Wellington Arch

Adult Entry: £5
Nearest Tube: Hyde Park Corner (Piccadilly Line)


There is a road in London dissecting Green Park, confusingly named Constitution Hill. This is confusing because a) the road has no discernible rise, and b) Britain has no constitution. A quick search revealed that it was actually named because of King Charles II’s selection of this route for his ‘constitutional walks’. Presumably he referred to it as a hill to make these walks sound more impressive, and being king, no one dared contradict him. We’ve started with this London esoterica because of the destination that is the west terminal of Constitution Hill: the Wellington Arch. Originally intended to be a magnificent gateway into Buckingham Palace, the arch has had a tumultuous history resulting in revisions, statue changes, and even a wholescale relocation by a few hundred metres to make way for a bigger road. Continue reading


Canaletto & The Art Of Venice, Queen’s Gallery

Adult Entry: £11
Nearest Tube: Victoria (District, Circle, and Victoria lines)

Photo 18-06-2017, 09 45 06

If asked to name some of the great British collections of antiquities and art, you would probably start with the well-known national museums. What you probably wouldn’t start with, or indeed mention at all, is the Royal Collection. That’s right, the Queen has quite a collection of art and antiquities- she even has her own gallery. In fact, the Royal Collection includes some surprisingly famous pieces, for example the Crouching Aphrodite (Lely’s Venus); a star piece at the British Museum. Continue reading

Hokusai: Beyond the Great Wave

Adult Entry: £12
Nearest Tube: Holborn or Tottenham Court Road


In the history of museum exhibitions, big names do well. Tutankhamen; The First Emperor (and his Terracotta Warriors); Pompeii. In that order they make up the most popular exhibitions ever hosted at the British Museum. With that in mind, the British Museum have rolled out another big hitter for the summer: Hokusai. Continue reading

Giacometti, Tate Modern

Adult Entry: £18.50
Nearest Tube: Blackfriars, District & Circle Lines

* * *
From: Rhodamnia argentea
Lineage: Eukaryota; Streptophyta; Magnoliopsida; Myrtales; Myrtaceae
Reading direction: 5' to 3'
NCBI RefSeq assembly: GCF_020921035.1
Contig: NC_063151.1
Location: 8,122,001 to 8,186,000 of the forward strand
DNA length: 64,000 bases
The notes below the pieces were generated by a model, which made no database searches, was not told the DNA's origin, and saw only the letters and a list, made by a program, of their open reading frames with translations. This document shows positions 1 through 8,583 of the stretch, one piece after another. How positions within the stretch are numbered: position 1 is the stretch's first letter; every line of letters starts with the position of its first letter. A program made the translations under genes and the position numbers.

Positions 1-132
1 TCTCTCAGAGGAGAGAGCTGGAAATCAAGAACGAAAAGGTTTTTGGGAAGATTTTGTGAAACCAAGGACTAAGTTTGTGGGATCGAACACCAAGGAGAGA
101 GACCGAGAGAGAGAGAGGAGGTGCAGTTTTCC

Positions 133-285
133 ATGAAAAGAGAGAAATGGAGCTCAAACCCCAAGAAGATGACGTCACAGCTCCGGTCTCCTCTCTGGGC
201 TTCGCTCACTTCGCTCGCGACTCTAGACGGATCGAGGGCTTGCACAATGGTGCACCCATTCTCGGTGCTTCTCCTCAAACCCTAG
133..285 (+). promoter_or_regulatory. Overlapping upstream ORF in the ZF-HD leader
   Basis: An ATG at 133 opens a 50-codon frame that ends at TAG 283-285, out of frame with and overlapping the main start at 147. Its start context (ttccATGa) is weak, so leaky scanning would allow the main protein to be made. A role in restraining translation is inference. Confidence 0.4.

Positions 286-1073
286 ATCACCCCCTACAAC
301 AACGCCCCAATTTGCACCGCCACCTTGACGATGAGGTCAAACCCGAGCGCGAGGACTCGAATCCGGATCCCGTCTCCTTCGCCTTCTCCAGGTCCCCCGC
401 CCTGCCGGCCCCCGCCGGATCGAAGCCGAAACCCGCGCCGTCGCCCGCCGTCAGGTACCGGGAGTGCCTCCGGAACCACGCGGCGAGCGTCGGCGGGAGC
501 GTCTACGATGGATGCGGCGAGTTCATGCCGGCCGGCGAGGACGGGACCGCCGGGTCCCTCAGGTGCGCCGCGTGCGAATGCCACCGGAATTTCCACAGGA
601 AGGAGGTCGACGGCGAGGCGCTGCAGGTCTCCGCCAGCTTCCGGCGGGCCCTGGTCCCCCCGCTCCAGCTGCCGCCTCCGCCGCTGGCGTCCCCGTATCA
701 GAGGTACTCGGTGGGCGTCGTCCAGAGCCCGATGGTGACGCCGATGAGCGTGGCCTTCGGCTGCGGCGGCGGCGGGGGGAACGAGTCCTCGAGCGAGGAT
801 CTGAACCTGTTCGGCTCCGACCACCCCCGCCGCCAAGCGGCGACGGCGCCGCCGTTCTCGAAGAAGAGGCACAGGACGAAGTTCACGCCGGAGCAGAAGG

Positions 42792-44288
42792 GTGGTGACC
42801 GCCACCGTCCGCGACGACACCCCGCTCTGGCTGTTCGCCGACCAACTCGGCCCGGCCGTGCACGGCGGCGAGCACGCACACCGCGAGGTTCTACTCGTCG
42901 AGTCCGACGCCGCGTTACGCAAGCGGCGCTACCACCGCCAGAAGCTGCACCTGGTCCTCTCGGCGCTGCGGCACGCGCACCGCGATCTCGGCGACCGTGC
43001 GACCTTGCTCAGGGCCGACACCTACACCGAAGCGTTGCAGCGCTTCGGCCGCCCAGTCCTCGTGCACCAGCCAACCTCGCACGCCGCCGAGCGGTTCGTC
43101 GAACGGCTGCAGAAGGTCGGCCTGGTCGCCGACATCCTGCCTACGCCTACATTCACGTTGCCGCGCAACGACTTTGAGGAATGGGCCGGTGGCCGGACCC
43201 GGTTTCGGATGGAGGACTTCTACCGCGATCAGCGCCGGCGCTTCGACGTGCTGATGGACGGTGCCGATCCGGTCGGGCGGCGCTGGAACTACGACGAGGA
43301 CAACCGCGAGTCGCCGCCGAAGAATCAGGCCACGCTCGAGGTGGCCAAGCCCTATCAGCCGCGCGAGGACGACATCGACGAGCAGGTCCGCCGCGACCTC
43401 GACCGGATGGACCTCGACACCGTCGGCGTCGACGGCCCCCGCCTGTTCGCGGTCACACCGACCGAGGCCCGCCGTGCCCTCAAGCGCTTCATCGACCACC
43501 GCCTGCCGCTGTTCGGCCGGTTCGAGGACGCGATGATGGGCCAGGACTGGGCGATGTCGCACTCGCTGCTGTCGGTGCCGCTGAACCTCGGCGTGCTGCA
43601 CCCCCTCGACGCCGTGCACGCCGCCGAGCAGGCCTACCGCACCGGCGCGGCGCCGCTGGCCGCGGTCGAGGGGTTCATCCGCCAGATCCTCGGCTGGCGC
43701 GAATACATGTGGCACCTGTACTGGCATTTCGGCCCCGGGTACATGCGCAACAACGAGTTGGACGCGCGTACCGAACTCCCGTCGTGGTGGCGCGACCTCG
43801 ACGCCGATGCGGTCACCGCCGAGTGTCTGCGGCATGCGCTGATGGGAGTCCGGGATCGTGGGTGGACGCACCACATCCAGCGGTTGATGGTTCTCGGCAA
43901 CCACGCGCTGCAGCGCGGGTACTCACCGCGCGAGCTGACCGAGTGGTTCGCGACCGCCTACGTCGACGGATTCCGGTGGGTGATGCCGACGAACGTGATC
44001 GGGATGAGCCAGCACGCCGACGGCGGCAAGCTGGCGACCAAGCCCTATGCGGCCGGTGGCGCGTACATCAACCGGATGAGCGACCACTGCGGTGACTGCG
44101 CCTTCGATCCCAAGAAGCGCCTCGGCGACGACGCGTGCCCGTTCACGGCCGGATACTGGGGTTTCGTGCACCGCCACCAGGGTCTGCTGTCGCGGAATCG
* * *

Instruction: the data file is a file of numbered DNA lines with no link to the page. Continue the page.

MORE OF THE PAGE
It is very difficult to review the exhibition of an artist that you love. There is constant temptation to wax lyrical about the art itself rather than the exhibition, making an interesting essay but a poor review. I have tried to ignore the Giacometti’s ability to contain such potential energy with his static figures, or comment on the unrefined emotion straining from every angle of those unbearably human faces. Putting my (admittedly first-world) struggles to one side, imagine how high I set my expectations upon hearing of this Giacometti blockbuster exhibition at the Tate Modern.  Continue reading

Fear and Love at the Design Museum

Adult Entry: Exhibition £14
Nearest Tube: High Street Kensington, District & Circle Line


Breaking: New Museum Opens In South Kensington! In other news; independent coffee shop opens between a Starbucks and a Costa. Casualties expected.

It takes guts for an upstart museum to shoulder its way into the territory of multiple very established institutions. How could the Design Museum compete with the collections housed at the V&A or NHM? Fortune, we are told, favours the bold, but perhaps it also favours the principled.
Continue reading

Guildhall Art Gallery

Adult Entry: Free
Nearest Tube: Bank, Central Line



When I decided to visit the Guildhall Art Gallery on one overcast Sunday afternoon, I was expecting to find an enjoyable collection of renaissance views of the city skyline. What I was not expecting to discover was the site of a major Roman era London (Londinium back then) landmark. Continue reading

Tate Britain

Adult Entry: Free
Nearest Tube: Pimlico, Victoria Line


Most conversations about the Tate Britain start with a 5 minute digression about where it is, what it is, and whether or not it’s the one with the giant empty room. This is not great advertising for a national art gallery.
I decided to visit the Tate Britain for one main reason: I remembered that it existed. Usually, I wouldn’t admit to that. But it raises an interesting point about famous names, and how they can often do more harm than good.
Everyone knows about the Museum of London, but the Museum of London Docklands anyone? No? How about the V&A? Easy. But the V&A Museum of Childhood? Suddenly, not so popular.
These big names are keen to spread their plumage and take subsidiaries under their wing; failing to see that this leaves their prodigies deep in the shade. Maybe we should start questioning whether they would stand better alone? Continue reading